Category Archives: Guardan Ad Litem

Custody to the Grandparents.

ContemptCustody to the Grandparents.  The Court of Appeals affirmed the judgment awarding custody of Kyung Trotter and Michael Ayers Jr.’s minor child to the child’s paternal grandparents, holding that the trial court did not apply the wrong legal standard for determining when a third party can be granted custody of a minor child over the biological parents. In so holding, the Court noted that the custody dispute arose in 2009, when the child was being raised by the paternal grandparents, having been abandoned by the father, thus the standard is predicated on O.C.G.A. § 19-7-1 (b.1), which governs custody disputes between a biological parent and a limited number of third parties who are related to the child, including grandparents. The trial court’s final custody order reflected that the trial court properly applied the correct legal standard in ruling that the presumption in favor of granting custody to the mother was rebutted by clear and convincing evidence and that the child’s best interests would be better served by awarding custody to the paternal grandparents. The Court also held that, absent a transcript, the trial court’s rulings regarding the sufficiency of the evidence and several additional alleged errors were presumably correct. Next, the trial court did not err in granting the guardian ad litem’s request for a custody evaluation, as Superior Court Rule 24.9 (8) (a) authorizes the same. Finally, the mother failed to carry her burden of showing harm from the court-appointed custody evaluator’s failure to timely provide her with a written report of the evaluation; the trial court did not err in permitting the grandparents to intervene in response to the mother’s petition seeking a change in custody; the record belied the mother’s contention that the trial court did not rule on her motion to dismiss the grandparents’ motion to intervene; and the mother’s pro se brief violated Court of Appeals Rule 25 (a) (1), because many pages of the procedural and factual background section contained no ‘ “citation of such parts of the record or transcript essential to a consideration of the errors complained of.”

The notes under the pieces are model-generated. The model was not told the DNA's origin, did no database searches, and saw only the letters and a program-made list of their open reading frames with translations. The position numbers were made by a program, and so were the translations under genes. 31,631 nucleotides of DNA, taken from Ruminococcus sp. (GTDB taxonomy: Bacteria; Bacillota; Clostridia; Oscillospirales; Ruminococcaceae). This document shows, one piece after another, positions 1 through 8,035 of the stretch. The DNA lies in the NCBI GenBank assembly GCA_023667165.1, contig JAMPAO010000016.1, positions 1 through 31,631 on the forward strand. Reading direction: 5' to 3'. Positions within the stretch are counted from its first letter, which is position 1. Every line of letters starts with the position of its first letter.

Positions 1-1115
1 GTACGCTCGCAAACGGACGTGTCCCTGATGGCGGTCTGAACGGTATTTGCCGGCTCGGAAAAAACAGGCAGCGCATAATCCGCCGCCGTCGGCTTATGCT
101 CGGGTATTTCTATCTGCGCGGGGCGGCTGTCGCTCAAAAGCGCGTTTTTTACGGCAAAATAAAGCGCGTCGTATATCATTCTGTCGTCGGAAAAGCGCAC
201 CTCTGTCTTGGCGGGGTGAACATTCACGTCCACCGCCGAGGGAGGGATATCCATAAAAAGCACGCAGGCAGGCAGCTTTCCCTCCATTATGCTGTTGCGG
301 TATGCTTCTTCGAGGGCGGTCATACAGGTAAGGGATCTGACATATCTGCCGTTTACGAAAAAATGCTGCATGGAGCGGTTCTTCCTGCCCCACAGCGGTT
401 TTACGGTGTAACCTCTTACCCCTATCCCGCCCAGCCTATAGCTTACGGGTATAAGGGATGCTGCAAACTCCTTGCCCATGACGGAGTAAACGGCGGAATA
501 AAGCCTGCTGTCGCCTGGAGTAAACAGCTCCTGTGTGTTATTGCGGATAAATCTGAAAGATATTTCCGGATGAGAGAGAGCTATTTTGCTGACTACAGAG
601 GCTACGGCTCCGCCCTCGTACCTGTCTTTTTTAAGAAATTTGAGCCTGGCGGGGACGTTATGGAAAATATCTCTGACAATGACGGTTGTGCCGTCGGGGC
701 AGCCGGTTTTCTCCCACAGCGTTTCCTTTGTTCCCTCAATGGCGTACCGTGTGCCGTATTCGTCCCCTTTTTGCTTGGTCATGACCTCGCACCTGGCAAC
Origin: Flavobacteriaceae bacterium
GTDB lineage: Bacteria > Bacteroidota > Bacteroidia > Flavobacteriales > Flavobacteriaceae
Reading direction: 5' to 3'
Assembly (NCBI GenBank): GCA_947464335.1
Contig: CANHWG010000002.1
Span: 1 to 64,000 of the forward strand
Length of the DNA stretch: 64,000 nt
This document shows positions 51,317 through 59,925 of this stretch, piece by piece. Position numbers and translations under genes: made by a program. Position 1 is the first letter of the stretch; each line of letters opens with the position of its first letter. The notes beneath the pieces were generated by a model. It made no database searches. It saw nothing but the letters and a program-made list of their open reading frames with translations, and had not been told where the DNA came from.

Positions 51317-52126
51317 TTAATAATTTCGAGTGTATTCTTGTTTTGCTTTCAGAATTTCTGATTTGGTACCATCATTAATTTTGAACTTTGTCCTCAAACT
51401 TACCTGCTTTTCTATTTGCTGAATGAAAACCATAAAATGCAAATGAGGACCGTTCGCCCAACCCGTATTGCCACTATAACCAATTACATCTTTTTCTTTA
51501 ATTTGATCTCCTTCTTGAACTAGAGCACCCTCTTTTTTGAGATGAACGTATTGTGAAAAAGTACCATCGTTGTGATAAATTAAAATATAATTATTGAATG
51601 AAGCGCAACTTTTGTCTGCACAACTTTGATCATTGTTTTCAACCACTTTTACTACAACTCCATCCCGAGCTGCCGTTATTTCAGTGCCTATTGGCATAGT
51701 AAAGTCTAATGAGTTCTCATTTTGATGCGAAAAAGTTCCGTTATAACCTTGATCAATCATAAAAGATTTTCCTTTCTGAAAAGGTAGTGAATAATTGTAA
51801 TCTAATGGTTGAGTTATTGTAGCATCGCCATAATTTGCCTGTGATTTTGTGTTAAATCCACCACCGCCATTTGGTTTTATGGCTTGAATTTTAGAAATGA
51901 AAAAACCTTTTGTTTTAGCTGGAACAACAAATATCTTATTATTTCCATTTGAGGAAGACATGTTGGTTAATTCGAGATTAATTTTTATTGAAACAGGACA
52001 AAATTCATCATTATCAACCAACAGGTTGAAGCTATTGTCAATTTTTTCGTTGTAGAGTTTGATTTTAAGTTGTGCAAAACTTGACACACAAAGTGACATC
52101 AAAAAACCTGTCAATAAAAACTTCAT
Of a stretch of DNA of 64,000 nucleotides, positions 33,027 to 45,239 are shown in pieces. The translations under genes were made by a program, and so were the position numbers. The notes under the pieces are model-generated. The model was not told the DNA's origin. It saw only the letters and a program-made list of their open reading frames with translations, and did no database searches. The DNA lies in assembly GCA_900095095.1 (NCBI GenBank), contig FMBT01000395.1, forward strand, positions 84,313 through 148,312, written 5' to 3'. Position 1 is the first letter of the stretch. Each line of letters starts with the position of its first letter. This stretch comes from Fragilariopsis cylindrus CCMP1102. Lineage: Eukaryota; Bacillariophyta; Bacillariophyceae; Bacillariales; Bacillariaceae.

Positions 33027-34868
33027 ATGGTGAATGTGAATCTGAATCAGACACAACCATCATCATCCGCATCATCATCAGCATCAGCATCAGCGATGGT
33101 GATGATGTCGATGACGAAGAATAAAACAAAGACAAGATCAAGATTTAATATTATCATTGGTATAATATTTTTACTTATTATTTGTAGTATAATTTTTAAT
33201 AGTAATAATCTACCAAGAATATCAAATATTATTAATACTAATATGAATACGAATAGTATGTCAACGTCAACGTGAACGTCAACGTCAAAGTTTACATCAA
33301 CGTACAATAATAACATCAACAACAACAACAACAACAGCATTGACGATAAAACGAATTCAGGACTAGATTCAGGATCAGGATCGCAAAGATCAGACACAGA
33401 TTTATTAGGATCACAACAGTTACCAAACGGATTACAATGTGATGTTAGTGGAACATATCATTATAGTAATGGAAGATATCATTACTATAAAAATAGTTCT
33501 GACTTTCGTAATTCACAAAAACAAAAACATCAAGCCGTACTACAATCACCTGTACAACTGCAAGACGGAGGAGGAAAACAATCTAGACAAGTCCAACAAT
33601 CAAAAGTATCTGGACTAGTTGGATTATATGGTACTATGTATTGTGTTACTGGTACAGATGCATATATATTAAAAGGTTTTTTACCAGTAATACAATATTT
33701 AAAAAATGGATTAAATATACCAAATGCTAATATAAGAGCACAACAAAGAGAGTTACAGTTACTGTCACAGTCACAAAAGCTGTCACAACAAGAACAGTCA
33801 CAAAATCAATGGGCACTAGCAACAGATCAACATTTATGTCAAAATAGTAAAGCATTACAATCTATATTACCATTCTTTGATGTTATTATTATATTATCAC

Custody to the Grandparents.  For more information about the facts of this case, see Trotter v. Ayers, A12A0702 (03/05/12).

Fulton County Daily Report, March 16, 2012

If you have questions about CUSTODY TO THE GRANDPARENTS, divorce settlement agreement, contempt, or if you considering filing a divorce, please contact the Remboldt Law Firm, LLC at 404-348-4081 for a free phone consultation.

GA Order modifying terms of appellant’s visitation rights, affirmed, as custody evaluation was proper.

Order modifying terms of appellant’s visitation rights, affirmed, as custody evaluation was proper in this case though the case originally involved visitation; parties were divorced and consented to joint legal and physical custody of children; appellee filed petition seeking to modify terms of appellant’s visitation; custody evaluator was assigned to case, and her findings were not to be distributed except with court’s permission; appellant called expert witness who admitted to having copy of custody evaluator’s report; trial court granted appellee’s petition to modify appellant’s visitation; trial court did not err in declining to declare a mistrial after guardian ad litem advised court in chambers about statements made by one child, while appellant was not there, since his attorney was present and made no objection at the time, attorney waited until guardian placed evidence on record in matter before objecting, guardian did not introduce unreported evidence in chambers, and appellant failed to support argument that guardian’s statements so prejudiced court that it could not have ruled properly; prohibiting appellant’s expert from testifying about the report did not violate appellant’s due process rights; expert’s Fourth Amendment right to be free from unreasonable search and seizure was not violated; appellant had no standing to bring Fourth Amendment claim on behalf of expert, and expert consented to the court’s request to view file which contained unauthorized report; appellant properly held in contempt of court for allowing his expert to review the custody evaluator’s report; no error in denying appellant’s motion in limine to exclude from record portions of evaluator’s report that contained the children’s statements; to degree any statements could be considered hearsay, the courts have presumed to have disregarded it.

Gottschalk v. Gottschalk, A11A0262 (07/08/11)

Fulton County Daily Report, July 29, 2011